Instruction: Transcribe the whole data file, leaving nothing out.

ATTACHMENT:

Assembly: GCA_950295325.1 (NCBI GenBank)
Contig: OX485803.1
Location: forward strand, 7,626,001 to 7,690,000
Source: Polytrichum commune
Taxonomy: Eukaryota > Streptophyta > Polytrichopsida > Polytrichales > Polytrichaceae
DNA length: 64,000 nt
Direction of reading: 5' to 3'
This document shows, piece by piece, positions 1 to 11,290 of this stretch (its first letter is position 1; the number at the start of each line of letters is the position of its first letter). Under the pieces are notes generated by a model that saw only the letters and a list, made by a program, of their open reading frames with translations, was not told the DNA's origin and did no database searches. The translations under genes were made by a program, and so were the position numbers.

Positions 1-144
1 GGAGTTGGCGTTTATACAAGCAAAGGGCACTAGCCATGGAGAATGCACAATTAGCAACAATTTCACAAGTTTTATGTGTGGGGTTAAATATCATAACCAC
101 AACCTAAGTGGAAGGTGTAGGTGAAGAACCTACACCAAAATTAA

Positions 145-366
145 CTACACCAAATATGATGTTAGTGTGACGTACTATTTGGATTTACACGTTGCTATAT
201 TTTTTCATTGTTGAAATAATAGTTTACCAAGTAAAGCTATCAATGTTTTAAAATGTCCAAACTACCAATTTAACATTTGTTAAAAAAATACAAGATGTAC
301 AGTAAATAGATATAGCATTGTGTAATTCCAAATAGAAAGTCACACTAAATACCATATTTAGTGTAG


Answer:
Assembly: GCA_950295325.1 (NCBI GenBank)
Contig: OX485803.1
Location: forward strand, 7,626,001 to 7,690,000
Source: Polytrichum commune
Taxonomy: Eukaryota > Streptophyta > Polytrichopsida > Polytrichales > Polytrichaceae
DNA length: 64,000 nt
Direction of reading: 5' to 3'
This document shows, piece by piece, positions 1 to 11,290 of this stretch (its first letter is position 1; the number at the start of each line of letters is the position of its first letter). Under the pieces are notes generated by a model that saw only the letters and a list, made by a program, of their open reading frames with translations, was not told the DNA's origin and did no database searches. The translations under genes were made by a program, and so were the position numbers.

Positions 1-144
1 GGAGTTGGCGTTTATACAAGCAAAGGGCACTAGCCATGGAGAATGCACAATTAGCAACAATTTCACAAGTTTTATGTGTGGGGTTAAATATCATAACCAC
101 AACCTAAGTGGAAGGTGTAGGTGAAGAACCTACACCAAAATTAA

Positions 145-366
145 CTACACCAAATATGATGTTAGTGTGACGTACTATTTGGATTTACACGTTGCTATAT
201 TTTTTCATTGTTGAAATAATAGTTTACCAAGTAAAGCTATCAATGTTTTAAAATGTCCAAACTACCAATTTAACATTTGTTAAAAAAATACAAGATGTAC
301 AGTAAATAGATATAGCATTGTGTAATTCCAAATAGAAAGTCACACTAAATACCATATTTAGTGTAG